Rolls-Royce Black Badge: The Origin Story

The marque reveals an unexpected history of subversion within Rolls-Royce, including the creation of Rolls-Royce’s alter ego

The marque reveals an unexpected history of subversion within Rolls-Royce, including the creation of Rolls-Royce’s alter ego: Black Badge. In addition to the extraordinary origin story of the marque’s permanent Bespoke series of motor cars, the brand has elected to bring its learnings together with an animation, created in partnership with highly conceptual non-fungible token (NFT) creator, artist and illustrator Mason London. Rolls-Royce reveals origin of Black Badge  that  channels the subversive spirits of founders C. S. Rolls and Sir Henry Royce Black Badge responds to the demands of a new class of disruptors and visionaries Design and engineering execution challenges established assumptions about the brand Black Badge motor cars now represent 27% of Rolls-Royce product commissions

“Black Badge represents a natural evolution for a brand that is defined by a culture of collaboration with its clients. Black Badge is not a sub-brand. It is an attitude that represents an authentic and confident response to the desires of a new group of clients who proudly practise bold self-expression.” Torsten Müller-Ötvös, Chief Executive Officer, Rolls-Royce Motor Cars

As Rolls-Royce’s clients became younger, more dynamic and diverse, so did the scope of inspiration. The marque’s specialists recognised a movement in fashion and haute couture that was channelling a similar spirit, one that celebrated the tension between rebellion and design tradition. Inspiration was frequently drawn from classic garment silhouettes but led to a fresh and contemporary mood through dark yet innovative materials, often accented with a flash of bold colour. Creators such as John Varvatos, Alexander McQueen, Rick Owens, Yohji Yamamoto and Ann Demeulemeester championed a similar aesthetic. Comme des Garçons’ protégé Kei Ninomiya was so moved by the theme of darkness he created the Noir label in its honour.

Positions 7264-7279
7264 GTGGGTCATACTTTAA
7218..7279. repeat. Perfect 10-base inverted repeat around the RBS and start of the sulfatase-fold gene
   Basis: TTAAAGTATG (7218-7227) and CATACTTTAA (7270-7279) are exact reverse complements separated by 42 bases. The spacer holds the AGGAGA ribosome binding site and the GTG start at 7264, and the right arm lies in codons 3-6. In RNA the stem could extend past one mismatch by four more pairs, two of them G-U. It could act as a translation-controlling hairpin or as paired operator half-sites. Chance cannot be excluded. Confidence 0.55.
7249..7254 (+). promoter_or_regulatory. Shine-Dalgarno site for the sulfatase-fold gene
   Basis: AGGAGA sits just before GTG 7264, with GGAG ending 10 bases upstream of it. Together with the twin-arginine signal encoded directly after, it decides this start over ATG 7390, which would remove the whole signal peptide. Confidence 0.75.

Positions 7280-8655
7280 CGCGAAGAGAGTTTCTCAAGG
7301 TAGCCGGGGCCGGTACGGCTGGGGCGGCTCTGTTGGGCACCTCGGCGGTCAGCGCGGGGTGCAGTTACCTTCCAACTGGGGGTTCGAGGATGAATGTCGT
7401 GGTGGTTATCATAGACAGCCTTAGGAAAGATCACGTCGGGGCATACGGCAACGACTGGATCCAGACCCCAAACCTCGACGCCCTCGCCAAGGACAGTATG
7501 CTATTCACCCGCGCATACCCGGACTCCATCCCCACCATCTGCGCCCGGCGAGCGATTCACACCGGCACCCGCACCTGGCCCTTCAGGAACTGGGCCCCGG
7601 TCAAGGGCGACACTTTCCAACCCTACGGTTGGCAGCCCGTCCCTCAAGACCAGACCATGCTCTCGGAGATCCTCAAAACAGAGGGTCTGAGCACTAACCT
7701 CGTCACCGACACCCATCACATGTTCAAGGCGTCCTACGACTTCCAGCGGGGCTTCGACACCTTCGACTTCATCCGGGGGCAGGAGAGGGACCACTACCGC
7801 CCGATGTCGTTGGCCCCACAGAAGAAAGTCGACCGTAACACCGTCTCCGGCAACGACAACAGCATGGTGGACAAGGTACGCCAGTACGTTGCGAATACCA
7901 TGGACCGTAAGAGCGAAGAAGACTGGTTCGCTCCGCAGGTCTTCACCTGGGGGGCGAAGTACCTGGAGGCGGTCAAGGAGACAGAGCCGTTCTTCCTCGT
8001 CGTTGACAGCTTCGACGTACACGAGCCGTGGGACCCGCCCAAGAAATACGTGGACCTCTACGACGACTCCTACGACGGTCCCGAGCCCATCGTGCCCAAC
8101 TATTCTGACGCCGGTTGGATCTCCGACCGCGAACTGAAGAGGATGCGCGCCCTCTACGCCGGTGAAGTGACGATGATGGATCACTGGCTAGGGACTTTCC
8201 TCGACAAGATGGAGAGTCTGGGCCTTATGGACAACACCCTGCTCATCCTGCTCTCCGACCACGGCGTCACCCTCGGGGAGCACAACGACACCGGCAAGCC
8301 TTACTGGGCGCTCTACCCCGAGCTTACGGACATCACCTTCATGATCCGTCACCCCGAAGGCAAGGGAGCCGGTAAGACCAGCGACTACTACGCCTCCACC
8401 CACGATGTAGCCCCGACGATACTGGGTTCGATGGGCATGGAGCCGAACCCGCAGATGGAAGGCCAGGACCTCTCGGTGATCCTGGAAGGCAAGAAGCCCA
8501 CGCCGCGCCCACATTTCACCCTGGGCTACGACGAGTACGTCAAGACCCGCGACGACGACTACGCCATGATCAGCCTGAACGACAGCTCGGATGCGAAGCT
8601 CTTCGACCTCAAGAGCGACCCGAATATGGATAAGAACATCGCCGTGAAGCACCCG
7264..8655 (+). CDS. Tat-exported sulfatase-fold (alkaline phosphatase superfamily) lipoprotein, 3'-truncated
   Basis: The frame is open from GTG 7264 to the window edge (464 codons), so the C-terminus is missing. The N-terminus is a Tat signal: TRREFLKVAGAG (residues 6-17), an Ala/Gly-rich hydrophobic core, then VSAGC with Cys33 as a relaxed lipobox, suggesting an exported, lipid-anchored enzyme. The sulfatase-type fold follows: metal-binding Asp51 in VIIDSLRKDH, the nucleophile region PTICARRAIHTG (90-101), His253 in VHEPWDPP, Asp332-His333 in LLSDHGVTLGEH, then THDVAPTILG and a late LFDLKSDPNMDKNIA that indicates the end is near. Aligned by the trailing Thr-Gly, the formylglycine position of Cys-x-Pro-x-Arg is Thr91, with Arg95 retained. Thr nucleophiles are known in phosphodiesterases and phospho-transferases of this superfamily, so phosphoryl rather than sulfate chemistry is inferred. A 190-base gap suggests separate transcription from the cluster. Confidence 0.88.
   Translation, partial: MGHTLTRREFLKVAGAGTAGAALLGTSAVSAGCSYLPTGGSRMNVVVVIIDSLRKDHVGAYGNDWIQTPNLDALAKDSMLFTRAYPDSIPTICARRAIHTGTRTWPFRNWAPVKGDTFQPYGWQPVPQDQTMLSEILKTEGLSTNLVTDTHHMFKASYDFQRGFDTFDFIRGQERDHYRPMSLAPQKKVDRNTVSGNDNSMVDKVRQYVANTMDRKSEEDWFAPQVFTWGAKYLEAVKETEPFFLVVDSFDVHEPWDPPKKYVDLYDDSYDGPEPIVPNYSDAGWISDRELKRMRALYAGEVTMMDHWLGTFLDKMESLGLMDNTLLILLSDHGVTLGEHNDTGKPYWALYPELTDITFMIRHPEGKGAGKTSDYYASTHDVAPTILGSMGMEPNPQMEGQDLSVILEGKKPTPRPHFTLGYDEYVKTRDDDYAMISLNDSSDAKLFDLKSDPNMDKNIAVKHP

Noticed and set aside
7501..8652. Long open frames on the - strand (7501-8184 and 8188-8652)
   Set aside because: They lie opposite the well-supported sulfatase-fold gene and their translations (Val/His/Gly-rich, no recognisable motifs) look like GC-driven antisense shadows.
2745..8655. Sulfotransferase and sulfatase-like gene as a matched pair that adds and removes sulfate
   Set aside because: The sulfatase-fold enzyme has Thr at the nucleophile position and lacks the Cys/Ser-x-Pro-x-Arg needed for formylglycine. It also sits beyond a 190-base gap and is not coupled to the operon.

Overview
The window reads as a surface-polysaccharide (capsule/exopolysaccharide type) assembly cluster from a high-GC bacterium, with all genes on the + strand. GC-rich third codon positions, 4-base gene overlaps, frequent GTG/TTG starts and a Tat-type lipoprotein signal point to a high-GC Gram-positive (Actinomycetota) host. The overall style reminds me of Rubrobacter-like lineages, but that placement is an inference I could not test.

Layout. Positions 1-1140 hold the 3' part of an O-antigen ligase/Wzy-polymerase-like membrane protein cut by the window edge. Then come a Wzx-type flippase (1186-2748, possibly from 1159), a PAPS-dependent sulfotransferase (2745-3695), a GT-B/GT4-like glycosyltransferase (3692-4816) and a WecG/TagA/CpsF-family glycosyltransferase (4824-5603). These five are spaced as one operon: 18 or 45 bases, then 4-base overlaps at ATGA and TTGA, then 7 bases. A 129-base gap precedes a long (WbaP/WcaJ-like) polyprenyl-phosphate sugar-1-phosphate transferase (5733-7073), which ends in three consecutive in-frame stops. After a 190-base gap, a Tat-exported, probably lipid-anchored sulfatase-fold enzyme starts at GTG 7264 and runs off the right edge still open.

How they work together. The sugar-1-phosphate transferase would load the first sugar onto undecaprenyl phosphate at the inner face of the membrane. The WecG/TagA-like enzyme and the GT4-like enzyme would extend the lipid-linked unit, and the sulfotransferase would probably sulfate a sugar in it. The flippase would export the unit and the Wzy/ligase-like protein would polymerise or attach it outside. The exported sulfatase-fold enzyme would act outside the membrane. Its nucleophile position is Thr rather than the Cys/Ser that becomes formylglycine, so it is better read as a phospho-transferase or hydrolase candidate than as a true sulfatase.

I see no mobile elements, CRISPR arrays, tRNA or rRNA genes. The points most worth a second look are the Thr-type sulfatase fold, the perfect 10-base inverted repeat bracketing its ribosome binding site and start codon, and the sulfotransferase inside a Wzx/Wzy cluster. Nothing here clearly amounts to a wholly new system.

However, this movement extended beyond the catwalks and onto the streets of the world’s most exclusive enclaves. From Tokyo to Los Angeles, architecture in monochrome dramatically increased in popularity. In the first half of the 2010s, yakisugi, the ancient Japanese technique of charring exterior wood, experienced a considerable resurgence, while the Nashville-based O’More College of Architecture & Design coated its 2017 show house in black.

Similarly, at Rolls-Royce, colour palettes that deferred to heritage were replaced with a darker aesthetic that communicated presence without distracting from the motor car’s silhouette. While black products have reflected a traditional code of luxury, particularly in fashion, Rolls-Royce’s designers now work to subvert it through the injection of bold colour. In the same way that Chanel’s little black dress has evolved, Rolls-Royce’s clients have become increasingly bold, integrating neon flashes with the noir mood of Black Badge.

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